Friday, September 20 11:25:47
The Institute of Certified Public Accountants in Ireland (CPA Ireland) has expressed its dismay that there is still no legal protection for the term "Accountant".
It said that the Companies Bill 2012, due to go before the Oireachtas Committee on Jobs, Enterprise and Innovation shortly, still does not give legal protection to the term Accountant, despite the danger this poses for members of the public seeking financial advice.
Speaking at CPA Ireland's Practitioners Conference today, Mr Joe Aherne, President CPA Ireland said the Companies Bill is one of the largest single pieces of legislation in the history of the State and there is much to be welcomed in the Bill including a much needed simplification of company law with a primary focus on 'think small first'.
"However, I am shocked and disappointed that provision has still not been made for the statutory recognition of the term 'accountant' despite the Institute making representations on this high priority issue for more than a decade now," said Mr Aherne.
"It's an extraordinary situation, but currently in Ireland, anyone can set themselves up as an accountant, without education, qualifications or experience. In the current financial climate, many members of the public are seeking accountancy advice and expertise, often for the first time. There are individuals and firms offering services to an unsuspecting public and calling themselves accountants, even though they do not hold any accountancy qualifications and are not subject to regulation."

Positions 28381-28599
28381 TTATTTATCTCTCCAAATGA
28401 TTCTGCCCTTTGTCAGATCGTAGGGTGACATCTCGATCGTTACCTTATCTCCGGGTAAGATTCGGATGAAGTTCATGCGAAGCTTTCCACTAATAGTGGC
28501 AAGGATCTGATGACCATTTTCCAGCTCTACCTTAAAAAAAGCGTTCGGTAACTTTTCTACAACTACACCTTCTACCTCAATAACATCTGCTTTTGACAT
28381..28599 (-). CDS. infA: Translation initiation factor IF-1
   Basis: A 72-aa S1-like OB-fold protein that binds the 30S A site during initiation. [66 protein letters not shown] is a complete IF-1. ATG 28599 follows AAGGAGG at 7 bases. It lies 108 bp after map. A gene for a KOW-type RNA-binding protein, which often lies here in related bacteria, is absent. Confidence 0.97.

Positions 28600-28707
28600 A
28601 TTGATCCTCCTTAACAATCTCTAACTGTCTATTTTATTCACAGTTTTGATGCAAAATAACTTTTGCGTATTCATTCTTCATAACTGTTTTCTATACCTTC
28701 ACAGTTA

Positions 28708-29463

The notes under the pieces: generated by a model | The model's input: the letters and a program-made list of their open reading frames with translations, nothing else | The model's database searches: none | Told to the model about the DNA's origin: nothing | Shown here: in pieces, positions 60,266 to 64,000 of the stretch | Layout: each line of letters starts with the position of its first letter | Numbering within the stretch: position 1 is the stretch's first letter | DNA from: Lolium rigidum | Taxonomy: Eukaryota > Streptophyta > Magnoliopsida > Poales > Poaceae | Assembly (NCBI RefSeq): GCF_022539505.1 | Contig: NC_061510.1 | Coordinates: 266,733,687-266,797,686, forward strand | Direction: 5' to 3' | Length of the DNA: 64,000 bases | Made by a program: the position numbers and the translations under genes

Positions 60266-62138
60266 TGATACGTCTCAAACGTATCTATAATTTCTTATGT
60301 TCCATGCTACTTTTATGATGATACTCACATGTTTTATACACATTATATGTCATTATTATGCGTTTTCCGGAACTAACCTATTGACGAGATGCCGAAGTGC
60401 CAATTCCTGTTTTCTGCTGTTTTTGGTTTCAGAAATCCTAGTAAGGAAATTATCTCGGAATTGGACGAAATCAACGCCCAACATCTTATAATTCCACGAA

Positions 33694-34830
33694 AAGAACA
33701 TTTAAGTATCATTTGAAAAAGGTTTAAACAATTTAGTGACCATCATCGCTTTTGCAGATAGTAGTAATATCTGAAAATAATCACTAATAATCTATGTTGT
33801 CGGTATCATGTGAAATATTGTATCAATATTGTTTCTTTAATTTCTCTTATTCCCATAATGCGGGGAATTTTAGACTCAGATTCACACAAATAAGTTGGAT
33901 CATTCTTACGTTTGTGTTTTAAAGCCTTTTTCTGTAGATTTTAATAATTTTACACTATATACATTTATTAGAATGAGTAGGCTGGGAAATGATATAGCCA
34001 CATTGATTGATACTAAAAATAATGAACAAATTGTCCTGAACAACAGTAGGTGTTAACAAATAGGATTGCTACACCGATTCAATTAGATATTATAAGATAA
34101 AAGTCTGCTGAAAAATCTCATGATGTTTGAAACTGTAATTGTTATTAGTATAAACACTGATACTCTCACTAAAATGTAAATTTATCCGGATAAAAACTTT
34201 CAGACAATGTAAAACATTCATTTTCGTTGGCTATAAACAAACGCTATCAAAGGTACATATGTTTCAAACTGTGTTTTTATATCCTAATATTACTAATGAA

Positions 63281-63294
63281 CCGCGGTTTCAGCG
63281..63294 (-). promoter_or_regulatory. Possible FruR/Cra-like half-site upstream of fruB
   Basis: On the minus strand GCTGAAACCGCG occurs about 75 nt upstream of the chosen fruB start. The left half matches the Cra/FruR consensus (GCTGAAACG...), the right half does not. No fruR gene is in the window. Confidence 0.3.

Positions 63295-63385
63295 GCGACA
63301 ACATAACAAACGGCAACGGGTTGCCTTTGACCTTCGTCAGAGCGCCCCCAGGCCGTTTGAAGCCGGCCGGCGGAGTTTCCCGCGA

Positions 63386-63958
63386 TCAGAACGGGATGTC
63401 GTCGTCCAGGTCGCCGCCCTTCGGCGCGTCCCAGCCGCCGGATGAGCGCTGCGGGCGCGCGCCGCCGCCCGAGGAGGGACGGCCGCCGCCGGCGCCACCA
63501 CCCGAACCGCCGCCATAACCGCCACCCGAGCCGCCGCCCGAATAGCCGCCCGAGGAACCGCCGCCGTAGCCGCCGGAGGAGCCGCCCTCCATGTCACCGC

"As generations repay the damage caused by light touch regulation, it is extraordinary that the Government would let the opportunity pass to close this important loophole. Our members are seeing at first hand the havoc caused in businesses around the country as a result of bad advice. The public need to know that when they are dealing with an accountant they are dealing with a professional who has to adhere to the most rigid professional standards. Our legislators have one chance now to get this right and we are therefore calling for amends to be put forward to the Bill immediately to give legal protection to the term Accountant," said Mr Aherne.
The accountancy profession has developed, over the years, a sophisticated model of self-regulation to ensure that standards are maintained within the profession. CPAs undergo and complete a rigorous education and examination process. In practice, it takes on average between five and seven years to qualify as an accountancy practitioner. Upon qualifying a member may use the letters of their membership body to seek employment as an accountant but if they wish to offer services to the public they must undertake further training.